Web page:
Glossary of Timber Terms

Abbreviations and meanings of the timber terms used for finishing, treatment, grading, building and more.

Term Meaning Abb.
Finishes    
Rough Sawn As it comes straight off the saw R/S
Band Sawn    Vertical saw cut B/S
Dressed Four Sides    Dressed smooth suitable for joinery    D4S
Plainer Gauged    Machined at high speed to a standard uniform size for the building market    P/G
Tongue & Groove        T&G
Tongue & Groove V-Joint        T&G V-J
End-Matched        E/M
Pre-primed    Undercoat sealer (oil or water based)    P/P   
Treatment           
Untreated    Untreated    U/T   
H1.2    Boron treated for protection against borer    H1.2         
H3.2    Exterior treated for exposure to weather but not in ground contact    H3.2   
H4    Ground treated for ground contact    H4   
H5    Treated for ground contact ground near fresh water or in soggy ground    H5   
H6    Treated ground for near salt water    H6   
Grades            
Dressing A    Knot and defect free    D.A      
Dressing B Select    Small tight knots on all 4 faces. Will be able to cut some clear out of the board    D.B. Select   
Dressing B    Tight knots with no restriction on the amount per board    D.B   
Clears    Knot and defect free    CL   
Clears 2     Clean on 2 edges, 1 face and small tight knots on 1 face    CL2   
Dressing Grade    Tight knots that can be cracked with no restriction on the amount per board. Hairline cracks in board are possible D/G   
No.1 Farming Knot size no bigger than 1/3 cross section of the board    No.1   
Boxing    Has spike knots, butterfly knots, loose knots and edge knots    BOX   
Ordinary Building    Pinhole borer, cracked knots, hairline cracks in board, large knots    O.B.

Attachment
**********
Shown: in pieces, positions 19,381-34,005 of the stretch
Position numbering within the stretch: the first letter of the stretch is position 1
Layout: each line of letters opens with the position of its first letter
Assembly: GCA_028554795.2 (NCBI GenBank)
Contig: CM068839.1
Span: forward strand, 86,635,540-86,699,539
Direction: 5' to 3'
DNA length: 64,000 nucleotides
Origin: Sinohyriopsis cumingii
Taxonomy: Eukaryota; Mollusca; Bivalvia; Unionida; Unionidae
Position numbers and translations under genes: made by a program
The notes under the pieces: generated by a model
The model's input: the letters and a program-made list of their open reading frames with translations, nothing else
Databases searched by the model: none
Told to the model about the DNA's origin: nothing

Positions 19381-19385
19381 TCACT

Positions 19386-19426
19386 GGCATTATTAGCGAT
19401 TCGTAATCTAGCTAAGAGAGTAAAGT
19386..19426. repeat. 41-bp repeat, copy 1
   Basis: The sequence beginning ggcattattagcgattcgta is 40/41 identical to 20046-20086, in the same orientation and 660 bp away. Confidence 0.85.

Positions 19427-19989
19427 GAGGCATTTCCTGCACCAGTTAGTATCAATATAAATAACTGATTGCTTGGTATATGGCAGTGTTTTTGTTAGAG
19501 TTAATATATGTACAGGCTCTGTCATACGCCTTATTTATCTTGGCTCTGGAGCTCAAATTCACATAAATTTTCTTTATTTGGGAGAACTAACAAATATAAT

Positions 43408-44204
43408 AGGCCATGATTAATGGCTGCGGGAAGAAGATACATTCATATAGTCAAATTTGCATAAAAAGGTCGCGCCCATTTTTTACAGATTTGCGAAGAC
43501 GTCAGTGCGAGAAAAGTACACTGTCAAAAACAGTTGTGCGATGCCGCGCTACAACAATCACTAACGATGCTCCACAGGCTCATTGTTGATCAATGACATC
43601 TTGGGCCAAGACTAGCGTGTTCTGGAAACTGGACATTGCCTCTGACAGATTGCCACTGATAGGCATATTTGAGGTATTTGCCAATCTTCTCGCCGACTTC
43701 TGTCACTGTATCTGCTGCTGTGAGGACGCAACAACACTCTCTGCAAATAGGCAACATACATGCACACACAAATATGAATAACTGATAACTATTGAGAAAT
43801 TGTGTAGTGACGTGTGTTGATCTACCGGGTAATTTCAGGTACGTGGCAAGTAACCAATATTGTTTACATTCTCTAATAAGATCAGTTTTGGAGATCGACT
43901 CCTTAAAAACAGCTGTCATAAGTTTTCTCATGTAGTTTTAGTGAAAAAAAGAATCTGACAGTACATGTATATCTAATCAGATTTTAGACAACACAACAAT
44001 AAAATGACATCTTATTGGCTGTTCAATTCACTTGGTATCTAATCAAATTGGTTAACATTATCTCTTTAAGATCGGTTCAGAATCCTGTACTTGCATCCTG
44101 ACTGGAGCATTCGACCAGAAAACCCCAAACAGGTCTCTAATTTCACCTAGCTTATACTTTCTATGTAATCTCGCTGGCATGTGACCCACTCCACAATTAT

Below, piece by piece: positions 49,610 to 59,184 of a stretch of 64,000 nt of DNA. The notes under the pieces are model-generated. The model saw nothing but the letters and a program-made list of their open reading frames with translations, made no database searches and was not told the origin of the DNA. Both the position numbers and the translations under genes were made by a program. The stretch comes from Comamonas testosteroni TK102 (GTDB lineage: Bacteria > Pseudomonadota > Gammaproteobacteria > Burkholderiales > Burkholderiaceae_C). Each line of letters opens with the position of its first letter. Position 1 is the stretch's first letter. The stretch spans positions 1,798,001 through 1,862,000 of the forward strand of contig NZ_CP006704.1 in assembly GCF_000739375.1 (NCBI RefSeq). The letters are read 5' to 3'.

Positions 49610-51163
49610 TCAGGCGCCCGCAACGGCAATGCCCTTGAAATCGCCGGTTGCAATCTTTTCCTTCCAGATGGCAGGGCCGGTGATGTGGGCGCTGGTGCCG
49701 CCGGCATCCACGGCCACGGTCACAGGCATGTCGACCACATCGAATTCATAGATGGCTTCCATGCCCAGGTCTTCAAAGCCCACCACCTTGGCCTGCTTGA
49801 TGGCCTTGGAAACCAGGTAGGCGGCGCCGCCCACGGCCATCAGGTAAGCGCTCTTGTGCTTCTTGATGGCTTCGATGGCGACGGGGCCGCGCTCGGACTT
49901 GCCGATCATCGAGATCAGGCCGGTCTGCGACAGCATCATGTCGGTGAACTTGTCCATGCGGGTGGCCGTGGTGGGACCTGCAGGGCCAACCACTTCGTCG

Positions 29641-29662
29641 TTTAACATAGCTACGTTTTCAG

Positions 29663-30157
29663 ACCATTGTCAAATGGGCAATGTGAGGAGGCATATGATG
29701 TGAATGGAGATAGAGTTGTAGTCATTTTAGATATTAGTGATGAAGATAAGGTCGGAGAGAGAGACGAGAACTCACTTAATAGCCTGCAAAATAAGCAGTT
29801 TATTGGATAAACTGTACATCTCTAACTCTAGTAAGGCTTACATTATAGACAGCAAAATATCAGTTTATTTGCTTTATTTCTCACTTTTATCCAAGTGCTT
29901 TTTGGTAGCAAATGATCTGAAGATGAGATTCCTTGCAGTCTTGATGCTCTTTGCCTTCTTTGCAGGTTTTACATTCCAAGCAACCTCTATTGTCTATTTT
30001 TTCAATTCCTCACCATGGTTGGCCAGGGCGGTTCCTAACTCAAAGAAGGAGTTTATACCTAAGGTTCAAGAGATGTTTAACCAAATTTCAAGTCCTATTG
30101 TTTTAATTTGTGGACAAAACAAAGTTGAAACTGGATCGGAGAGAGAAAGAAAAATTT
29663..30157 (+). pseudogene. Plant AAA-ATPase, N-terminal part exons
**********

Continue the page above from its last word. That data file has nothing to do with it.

Double Defect    Open defects on back and face of plywood    DD   
Finger-Jointed        F/J   
Durability        
Non Durable    0-2 years       
Moderately Durable    2-5 years       
Durable    5-10 years       
Very Durable       10+ years       
Defects           
Pinhole A hole usually not exceeding 2mm diameter. The insects that create these holes feed off the starch in the sap of the living trees and when the tree is felled, sap dries up and they die    
Gum Vein    A ribbon of gum produced in trees as a response to fire damage       
Shake    Splits in the structure of the wood caused by growth defects or shrinkage stress       
Check A small crack running through the grain of a timber surface usually caused by being dried too quickly      
Dry           
Moisture Content    The amount of moisture in timber (measured in a percentage)    MC   
Kiln Dried    Has been dried in a kiln to approx 12-15% MC    K/D   
Air Dried    Has been dried by natural air (usually undercover and strip-stacked) to anywhere between 15-15% MC    A/D      
Green    Wet (ranging from 26-100%)       
Measurements           
Lineal Metre    Running metre in .300 multiples    LM   
Square Metre/Area    Length x width    m2   
Cube    Length x Width x Depth    m3   
Building           
Purlin    Sits on top of trusses       
Truss    A triangular arrangement of structural members that reduces non-axial forces on the truss to a set of axial forces in the members    
Stud    One of a small series of small closely spaced wall framing members     
Dwang    Block in between studs    
Joist One of a group of light, closely spaced beams used to support a floor deck or flat roof    
Bearer    Heavy section timber which supports joists        
Batten    A long thin piece of rectangular shaped material supporting roof tiles or covering joints between panelings     
Beam    A straight structural member that acts primarily to resist non axial loads    
Post Upright supporting a structure       
Pile A long slender piece of material driven into the ground to as a foundation    
Plinth    Triangular shaped timber for corner.       
Lintel    A beam that carries the load of a wall across a window or door opening    
Jamb    The vertical side of a door or window      
Gable    A roof consisting of two oppositely sloping planes that intersects at a level ridge     
Rafter    A framing member that runs up and down the slope of a steep roof     
Baluster    One of a series of short posts or pillars that make up a balustrade and support the rail at the top and stand on the base at the bottom     
Tread    The horizontal portion of a stair which a user places their foot on      
Riser The vertical portion of a stair